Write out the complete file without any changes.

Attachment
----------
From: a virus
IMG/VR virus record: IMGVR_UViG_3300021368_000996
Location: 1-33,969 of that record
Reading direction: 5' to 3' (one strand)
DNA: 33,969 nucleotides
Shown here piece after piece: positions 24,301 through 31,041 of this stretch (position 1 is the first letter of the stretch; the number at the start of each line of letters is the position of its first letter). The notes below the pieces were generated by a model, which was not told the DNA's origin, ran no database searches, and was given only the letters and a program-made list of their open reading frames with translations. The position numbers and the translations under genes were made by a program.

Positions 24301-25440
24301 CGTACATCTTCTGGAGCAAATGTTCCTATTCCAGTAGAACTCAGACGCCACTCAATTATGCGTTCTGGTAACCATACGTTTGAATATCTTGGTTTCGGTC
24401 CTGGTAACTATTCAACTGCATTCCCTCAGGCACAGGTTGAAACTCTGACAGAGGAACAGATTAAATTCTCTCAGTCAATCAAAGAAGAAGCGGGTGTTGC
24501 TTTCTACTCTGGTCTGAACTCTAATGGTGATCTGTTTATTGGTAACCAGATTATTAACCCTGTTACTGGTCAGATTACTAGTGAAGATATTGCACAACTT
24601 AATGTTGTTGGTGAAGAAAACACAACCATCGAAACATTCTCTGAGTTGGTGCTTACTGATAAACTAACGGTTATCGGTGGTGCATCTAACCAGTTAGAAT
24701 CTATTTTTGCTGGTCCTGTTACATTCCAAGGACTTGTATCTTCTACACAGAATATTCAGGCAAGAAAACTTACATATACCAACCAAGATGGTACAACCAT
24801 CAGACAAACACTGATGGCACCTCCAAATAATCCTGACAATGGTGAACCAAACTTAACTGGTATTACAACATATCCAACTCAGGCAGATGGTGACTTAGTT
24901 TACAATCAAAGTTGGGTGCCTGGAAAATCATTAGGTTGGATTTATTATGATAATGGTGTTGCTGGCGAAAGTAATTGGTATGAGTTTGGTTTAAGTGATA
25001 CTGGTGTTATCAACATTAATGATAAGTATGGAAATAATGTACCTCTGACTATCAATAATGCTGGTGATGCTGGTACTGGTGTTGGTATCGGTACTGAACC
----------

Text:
From: a virus
IMG/VR virus record: IMGVR_UViG_3300021368_000996
Location: 1-33,969 of that record
Reading direction: 5' to 3' (one strand)
DNA: 33,969 nucleotides
Shown here piece after piece: positions 24,301 through 31,041 of this stretch (position 1 is the first letter of the stretch; the number at the start of each line of letters is the position of its first letter). The notes below the pieces were generated by a model, which was not told the DNA's origin, ran no database searches, and was given only the letters and a program-made list of their open reading frames with translations. The position numbers and the translations under genes were made by a program.

Positions 24301-25440
24301 CGTACATCTTCTGGAGCAAATGTTCCTATTCCAGTAGAACTCAGACGCCACTCAATTATGCGTTCTGGTAACCATACGTTTGAATATCTTGGTTTCGGTC
24401 CTGGTAACTATTCAACTGCATTCCCTCAGGCACAGGTTGAAACTCTGACAGAGGAACAGATTAAATTCTCTCAGTCAATCAAAGAAGAAGCGGGTGTTGC
24501 TTTCTACTCTGGTCTGAACTCTAATGGTGATCTGTTTATTGGTAACCAGATTATTAACCCTGTTACTGGTCAGATTACTAGTGAAGATATTGCACAACTT
24601 AATGTTGTTGGTGAAGAAAACACAACCATCGAAACATTCTCTGAGTTGGTGCTTACTGATAAACTAACGGTTATCGGTGGTGCATCTAACCAGTTAGAAT
24701 CTATTTTTGCTGGTCCTGTTACATTCCAAGGACTTGTATCTTCTACACAGAATATTCAGGCAAGAAAACTTACATATACCAACCAAGATGGTACAACCAT
24801 CAGACAAACACTGATGGCACCTCCAAATAATCCTGACAATGGTGAACCAAACTTAACTGGTATTACAACATATCCAACTCAGGCAGATGGTGACTTAGTT
24901 TACAATCAAAGTTGGGTGCCTGGAAAATCATTAGGTTGGATTTATTATGATAATGGTGTTGCTGGCGAAAGTAATTGGTATGAGTTTGGTTTAAGTGATA
25001 CTGGTGTTATCAACATTAATGATAAGTATGGAAATAATGTACCTCTGACTATCAATAATGCTGGTGATGCTGGTACTGGTGTTGGTATCGGTACTGAACC